Exercises at Home For Those with Back Pain

Exercises at Home For Chronic Back Pain: What to Do First

When you have chronic back pain, it’s important to first get a diagnosis and then a second opinion. Your back pain may have started as upper back pain and then turned into pain that included the mid back or it may have started with lower back pain and now you have upper back pain and mid back pain, too.

When this occurs, it’s possible that your body tried to compensate for the original pain, but in its attempts, other degenerative conditions resulted. This is easy to understand, considering the now overactive muscles that aren’t used to the extra exertion. Also, it’s entirely possible that more areas of your back may be unhealthy. Degeneration is usually a whole body affair and rarely limited to one area!

Before you begin any exercises at home for your back pain, it’s critical that the following steps are taken:

• medical evaluation of the chronic back pain

• diagnosis is received and checked with a second opinion

• rehabilitation started with physical therapist, back school or other doctor’s instructions

Whether you’ve been diagnosed with mid back pain, upper back pain, or lower back pain or neck and shoulder pain, there are exercises at home that you can do to restore your body to a pain-free state. Often these exercises will be included in the instructions from the rehabilitation department. The goal of most home exercise programs is to improve the core strength (abs, back, and obliques) as this is the best way to prevent future low back injuries.

What Exercises at Home You Will Do

Here are some possible exercises at home that your physical therapist may recommend:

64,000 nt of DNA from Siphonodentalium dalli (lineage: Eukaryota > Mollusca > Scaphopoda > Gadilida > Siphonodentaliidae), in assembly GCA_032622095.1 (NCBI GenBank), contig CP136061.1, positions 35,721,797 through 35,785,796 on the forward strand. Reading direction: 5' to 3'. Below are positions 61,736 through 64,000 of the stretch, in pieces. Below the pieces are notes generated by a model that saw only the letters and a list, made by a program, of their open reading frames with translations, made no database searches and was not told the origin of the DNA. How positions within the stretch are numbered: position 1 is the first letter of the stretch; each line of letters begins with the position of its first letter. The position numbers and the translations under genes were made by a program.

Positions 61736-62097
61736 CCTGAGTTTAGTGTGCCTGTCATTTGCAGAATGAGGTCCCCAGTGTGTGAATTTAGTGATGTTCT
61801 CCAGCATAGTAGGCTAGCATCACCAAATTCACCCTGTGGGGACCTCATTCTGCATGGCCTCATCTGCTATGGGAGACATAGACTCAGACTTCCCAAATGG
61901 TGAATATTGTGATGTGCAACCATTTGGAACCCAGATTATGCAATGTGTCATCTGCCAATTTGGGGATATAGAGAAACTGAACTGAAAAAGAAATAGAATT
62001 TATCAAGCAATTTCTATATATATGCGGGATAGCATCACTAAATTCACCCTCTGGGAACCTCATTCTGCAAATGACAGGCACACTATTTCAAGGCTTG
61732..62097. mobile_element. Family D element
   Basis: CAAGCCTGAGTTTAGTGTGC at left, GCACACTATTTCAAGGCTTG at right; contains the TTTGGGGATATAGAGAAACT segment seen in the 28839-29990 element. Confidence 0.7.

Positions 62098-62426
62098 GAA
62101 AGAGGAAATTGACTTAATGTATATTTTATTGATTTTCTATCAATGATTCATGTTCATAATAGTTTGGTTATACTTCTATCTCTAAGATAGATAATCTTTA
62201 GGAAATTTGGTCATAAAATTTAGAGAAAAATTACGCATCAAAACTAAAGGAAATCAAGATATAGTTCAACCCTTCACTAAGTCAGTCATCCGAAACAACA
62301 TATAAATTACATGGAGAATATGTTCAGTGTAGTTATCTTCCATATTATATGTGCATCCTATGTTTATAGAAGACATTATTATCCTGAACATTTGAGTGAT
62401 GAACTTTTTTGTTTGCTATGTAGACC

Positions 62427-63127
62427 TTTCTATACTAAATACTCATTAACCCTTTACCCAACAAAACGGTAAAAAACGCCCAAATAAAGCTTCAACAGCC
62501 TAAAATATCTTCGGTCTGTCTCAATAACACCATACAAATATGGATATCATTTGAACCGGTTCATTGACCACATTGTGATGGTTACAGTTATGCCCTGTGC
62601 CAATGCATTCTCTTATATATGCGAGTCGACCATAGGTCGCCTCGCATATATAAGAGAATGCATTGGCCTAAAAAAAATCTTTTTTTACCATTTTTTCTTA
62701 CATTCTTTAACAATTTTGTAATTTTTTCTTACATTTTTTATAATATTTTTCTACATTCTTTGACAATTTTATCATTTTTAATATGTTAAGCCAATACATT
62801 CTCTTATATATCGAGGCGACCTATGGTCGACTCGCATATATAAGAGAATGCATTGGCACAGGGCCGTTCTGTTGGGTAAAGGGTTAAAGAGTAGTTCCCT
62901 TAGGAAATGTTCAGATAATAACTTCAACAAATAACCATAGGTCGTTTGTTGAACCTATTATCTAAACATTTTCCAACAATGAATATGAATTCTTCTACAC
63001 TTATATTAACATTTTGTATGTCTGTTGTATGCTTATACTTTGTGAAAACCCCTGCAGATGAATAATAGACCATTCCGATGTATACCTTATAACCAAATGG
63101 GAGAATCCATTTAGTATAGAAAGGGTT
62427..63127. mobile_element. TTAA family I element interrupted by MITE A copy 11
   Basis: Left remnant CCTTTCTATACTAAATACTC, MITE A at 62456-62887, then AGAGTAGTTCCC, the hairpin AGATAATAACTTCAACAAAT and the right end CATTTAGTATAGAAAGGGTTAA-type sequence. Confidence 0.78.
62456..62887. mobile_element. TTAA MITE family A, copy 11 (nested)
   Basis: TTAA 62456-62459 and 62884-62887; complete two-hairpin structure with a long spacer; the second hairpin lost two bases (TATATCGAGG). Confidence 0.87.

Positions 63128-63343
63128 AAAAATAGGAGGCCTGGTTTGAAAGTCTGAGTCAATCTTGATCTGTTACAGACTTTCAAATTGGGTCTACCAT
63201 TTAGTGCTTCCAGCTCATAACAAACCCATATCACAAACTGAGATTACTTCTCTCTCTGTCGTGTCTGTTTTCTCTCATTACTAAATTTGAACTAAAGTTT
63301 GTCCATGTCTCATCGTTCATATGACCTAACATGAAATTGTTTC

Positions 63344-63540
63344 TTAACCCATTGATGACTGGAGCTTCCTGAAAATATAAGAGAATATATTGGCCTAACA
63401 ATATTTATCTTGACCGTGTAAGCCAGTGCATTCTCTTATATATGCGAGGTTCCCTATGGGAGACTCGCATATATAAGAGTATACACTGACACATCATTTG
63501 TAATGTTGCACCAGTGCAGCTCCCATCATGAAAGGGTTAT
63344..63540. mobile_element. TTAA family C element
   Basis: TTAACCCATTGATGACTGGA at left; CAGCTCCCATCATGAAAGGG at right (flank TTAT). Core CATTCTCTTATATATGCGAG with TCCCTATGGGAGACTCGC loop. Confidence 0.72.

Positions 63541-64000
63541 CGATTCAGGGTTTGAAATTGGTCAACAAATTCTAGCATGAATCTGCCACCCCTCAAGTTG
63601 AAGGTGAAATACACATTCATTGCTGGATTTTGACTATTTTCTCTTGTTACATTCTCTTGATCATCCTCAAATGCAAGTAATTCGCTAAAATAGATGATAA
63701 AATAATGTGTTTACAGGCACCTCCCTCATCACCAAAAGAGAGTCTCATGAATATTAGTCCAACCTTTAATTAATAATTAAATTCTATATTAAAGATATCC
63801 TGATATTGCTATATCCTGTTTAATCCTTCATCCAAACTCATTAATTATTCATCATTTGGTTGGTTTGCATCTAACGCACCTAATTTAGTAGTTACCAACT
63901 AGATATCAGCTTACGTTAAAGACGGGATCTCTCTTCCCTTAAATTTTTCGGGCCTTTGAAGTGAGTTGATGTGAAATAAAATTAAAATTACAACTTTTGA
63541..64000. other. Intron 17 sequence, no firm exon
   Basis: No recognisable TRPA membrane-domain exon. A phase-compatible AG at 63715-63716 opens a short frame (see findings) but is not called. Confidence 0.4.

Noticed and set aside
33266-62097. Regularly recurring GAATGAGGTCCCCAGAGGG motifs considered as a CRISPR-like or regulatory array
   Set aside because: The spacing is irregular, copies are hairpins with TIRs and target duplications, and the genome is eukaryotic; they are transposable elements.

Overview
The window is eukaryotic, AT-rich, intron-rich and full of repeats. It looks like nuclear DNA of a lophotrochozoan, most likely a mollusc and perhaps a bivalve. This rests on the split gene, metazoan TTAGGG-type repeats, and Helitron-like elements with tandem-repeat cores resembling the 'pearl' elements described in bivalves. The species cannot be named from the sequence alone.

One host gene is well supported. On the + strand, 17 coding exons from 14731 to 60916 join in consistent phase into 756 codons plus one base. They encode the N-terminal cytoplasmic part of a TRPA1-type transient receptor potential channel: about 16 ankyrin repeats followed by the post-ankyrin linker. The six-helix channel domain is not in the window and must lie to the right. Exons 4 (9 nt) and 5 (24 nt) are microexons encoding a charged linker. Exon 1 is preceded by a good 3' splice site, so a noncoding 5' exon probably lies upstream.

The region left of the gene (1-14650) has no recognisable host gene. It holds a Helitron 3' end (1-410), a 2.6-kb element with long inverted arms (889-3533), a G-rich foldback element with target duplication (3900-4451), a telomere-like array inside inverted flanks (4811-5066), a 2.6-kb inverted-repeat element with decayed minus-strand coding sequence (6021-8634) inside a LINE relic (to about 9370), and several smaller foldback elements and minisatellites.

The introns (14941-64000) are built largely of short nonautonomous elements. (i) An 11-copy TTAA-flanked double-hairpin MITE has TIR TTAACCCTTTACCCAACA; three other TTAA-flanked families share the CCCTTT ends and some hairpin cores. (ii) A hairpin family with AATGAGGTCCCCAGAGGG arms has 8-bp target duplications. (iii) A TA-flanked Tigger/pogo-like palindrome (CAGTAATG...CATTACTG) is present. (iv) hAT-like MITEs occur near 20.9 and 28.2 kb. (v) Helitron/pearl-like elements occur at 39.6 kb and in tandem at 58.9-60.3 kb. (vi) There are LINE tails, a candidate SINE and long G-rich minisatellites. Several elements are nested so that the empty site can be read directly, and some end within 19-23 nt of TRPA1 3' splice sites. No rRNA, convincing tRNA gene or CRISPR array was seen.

• Exercises with long rubber tubing

• Inversion therapy exercises

• Floor exercises or ones performed on a yoga mat

• Simple standing exercises using the wall or a chair for support

• Posture exercises

• Yoga exercises specific for back pain (Link to yoga page)

Inversion Therapy Exercises at Home 

Inversion therapy exercises are exercises done from an upside down position. There are different types of inversion therapy devices to use with this type of treatment: gravity boots or body tables that flip into position to invert you. Although few therapists recommend these types of exercises at home, inversion therapy can be one of the most effective, depending on gravity to distract vertebrae naturally.

There are thousands of testimonials from people who have used inversion therapy to reduce their chronic back pain. Many people swear by the positive effects that their chronic back pain is totally gone within a few months. Effects can often be felt the first time inversion therapy is used.

Whether the pain is upper back pain, mid back pain, or lower back pain, the stretching of the spine can remove much of the pressure on the spinal nerves that are irritated. Whenever there’s degeneration of the spine, there are usually vertebrae sitting on top of each other with little room for the disc. Inversion therapy replaces the natural space between the vertebrae, allowing for healing to occur. It’s also a great way for the discs to receive their nutrition.

Back Pain Belts

Back pain belts may also be recommended for you to wear during the day for extra support. While there is little scientific evidence to support their use, many people still find them helpful to wear. These should be considered for short-term usage only, and should not be depended on for long-term. The goal is to cure your back pain, not prolong it and add ‘crutches’.

Another common recommendation is to attach TENS units to your belt with the electrodes placed on back muscles during the day. With these devices, an electrical frequency or wave is sent through the muscles to the nervous system to stop the spasmatic muscles.

Ergonomics Should Always Be Considered

In addition to exercises at home, your rehabilitation specialist may inquire about the type of mattress you sleep on, what pillows you use at night in your bed, and the type of chair you sit on for most of the day. He wants you to “ergonomically correct”, which means that the mattress, pillows and chairs you use now do not contribute to your upper back pain, mid back pain or lower back pain in any way, shape or form.

For exercises for the mid back pain of kyphosis, see Kyphosis

For lower back pain, see Exercises for low back pain

For upper back pain, see Exercises for neck pain

For exercises for sciatica, see Exercises for sciatica.